At the preliminary hearing for the injunction, BSDI contended that they were simply using the sources being freely distributed by the University of California plus six additional files. They were willing to discuss the content of any of the six added files, but did not believe that they should be held responsible for the files being distributed by the University of California. The judge agreed with BSDI's argument and told USL that they would have to restate their complaint based solely on the six files or he would dismiss it. Recognizing that they would have a hard time making a case from just the six files, USL decided to refile the suit against both BSDI and the University of California. As before, USL requested an injunction on the shipping of Networking Release 2 from the University and on the BSDI products.
With the impending injunction hearing just a few short weeks away, preparation began in earnest. All the members of the CSRG were deposed as were nearly everyone employed at BSDI. Briefs, counter-briefs, and counter-counter-briefs flew back and forth between the lawyers. Keith Bostic and I personally had to write several hundred pages of material that found its way into various briefs.
In December 1992, Dickinson R. Debevoise, a United States District Judge in New Jersey, heard the arguments for the injunction. Although judges usually rule on injunction requests immediately, he decided to take it under advisement. On a Friday about six weeks later, he issued a forty-page opinion in which he denied the injunction and threw out all but two of the complaints. The remaining two complaints were narrowed to recent copyrights and the possibility of the loss of trade secrets. He also suggested that the matter should be heard in a state court system before being heard in the federal court system.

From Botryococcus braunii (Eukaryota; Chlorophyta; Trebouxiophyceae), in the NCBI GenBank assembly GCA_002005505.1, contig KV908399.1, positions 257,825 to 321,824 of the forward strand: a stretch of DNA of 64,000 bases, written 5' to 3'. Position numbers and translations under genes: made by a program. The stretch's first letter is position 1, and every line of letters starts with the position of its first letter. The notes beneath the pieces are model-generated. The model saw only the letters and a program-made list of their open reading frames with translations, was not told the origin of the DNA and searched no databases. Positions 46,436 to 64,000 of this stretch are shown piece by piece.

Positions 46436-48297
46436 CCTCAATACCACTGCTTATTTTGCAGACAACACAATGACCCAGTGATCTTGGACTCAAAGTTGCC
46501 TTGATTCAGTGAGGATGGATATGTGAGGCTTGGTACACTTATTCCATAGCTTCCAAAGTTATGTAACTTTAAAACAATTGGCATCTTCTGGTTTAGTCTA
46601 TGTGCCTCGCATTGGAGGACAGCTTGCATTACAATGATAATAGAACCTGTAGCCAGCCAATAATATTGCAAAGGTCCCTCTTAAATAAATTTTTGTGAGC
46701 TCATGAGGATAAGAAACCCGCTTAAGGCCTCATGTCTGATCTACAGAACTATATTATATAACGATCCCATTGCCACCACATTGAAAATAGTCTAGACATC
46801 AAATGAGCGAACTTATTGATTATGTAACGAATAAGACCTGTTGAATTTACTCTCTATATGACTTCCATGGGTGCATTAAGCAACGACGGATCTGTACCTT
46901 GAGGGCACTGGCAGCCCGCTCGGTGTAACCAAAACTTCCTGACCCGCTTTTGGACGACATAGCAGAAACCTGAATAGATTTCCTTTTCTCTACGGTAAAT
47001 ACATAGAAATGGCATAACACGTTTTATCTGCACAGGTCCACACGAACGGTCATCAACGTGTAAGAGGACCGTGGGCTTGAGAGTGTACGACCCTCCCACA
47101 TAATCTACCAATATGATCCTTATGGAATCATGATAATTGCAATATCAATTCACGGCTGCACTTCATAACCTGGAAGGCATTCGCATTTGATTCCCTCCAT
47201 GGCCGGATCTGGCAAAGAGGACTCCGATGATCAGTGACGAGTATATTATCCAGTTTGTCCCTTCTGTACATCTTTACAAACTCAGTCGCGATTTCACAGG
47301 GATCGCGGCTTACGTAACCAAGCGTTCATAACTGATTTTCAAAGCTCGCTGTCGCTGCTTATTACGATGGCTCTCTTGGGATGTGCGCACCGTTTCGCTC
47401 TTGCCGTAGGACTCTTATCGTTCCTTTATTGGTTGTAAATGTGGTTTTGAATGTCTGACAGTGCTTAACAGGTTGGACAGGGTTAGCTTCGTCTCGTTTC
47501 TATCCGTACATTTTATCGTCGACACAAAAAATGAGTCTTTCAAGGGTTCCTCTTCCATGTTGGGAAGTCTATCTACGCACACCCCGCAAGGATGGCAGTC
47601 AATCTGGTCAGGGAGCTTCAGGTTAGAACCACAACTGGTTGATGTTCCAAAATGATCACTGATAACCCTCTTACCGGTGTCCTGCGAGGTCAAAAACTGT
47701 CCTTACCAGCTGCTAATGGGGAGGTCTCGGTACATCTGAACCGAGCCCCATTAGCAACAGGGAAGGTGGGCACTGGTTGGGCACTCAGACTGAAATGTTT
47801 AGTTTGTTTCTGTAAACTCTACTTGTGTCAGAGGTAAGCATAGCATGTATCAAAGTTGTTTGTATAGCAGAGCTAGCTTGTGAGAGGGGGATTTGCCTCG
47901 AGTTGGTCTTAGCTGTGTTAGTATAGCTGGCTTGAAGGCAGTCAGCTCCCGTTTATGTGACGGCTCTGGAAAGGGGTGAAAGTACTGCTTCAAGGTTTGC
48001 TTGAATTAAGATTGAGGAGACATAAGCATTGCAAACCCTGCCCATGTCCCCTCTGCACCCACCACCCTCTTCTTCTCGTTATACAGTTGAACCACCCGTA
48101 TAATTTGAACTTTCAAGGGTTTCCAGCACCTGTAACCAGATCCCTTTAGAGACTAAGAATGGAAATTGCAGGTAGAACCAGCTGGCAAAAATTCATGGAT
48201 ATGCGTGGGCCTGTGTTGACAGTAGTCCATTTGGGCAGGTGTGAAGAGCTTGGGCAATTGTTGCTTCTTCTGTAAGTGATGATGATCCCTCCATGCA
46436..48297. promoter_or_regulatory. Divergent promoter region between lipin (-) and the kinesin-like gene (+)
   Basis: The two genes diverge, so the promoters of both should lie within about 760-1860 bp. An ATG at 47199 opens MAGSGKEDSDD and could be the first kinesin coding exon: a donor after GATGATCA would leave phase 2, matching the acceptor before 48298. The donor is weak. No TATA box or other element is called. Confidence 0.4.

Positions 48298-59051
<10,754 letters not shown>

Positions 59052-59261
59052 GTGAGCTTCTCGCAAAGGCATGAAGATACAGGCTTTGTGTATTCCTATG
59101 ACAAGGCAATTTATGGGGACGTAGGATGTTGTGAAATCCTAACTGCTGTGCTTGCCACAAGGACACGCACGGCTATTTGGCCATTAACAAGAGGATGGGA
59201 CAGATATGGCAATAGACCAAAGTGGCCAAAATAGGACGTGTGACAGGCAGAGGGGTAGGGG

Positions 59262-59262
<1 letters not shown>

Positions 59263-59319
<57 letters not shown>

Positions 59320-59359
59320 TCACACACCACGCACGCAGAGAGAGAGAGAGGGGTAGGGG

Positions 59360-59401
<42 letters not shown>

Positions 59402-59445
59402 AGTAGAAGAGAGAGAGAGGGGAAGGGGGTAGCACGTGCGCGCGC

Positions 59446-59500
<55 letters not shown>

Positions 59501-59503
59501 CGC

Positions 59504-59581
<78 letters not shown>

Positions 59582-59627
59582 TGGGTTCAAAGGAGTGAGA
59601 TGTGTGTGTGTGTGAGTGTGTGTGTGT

The University of California took the hint and rushed into California state court the following Monday morning with a counter-suit against USL. By filing first in California, the University had established the locale of any further state court action. Constitutional law requires all state filing to be done in a single state to prevent a litigant with deep pockets from bleeding an opponent dry by filing fifty cases against them in every state. The result was that if USL wanted to take any action against the University in state courts, they would be forced to do so in California rather than in their home state of New Jersey.
The University's suit claimed that USL had failed in their obligation to provide due credit to the University for the use of BSD code in System V as required by the license that they had signed with the University. If the claim were found to be valid, the University asked that USL be forced to reprint all their documentation with the appropriate due credit added, to notify all their licensees of their oversight, and to run full-page advertisements in major publications such as The Wall Street Journal and Fortune magazine notifying the business world of their inadvertent oversight.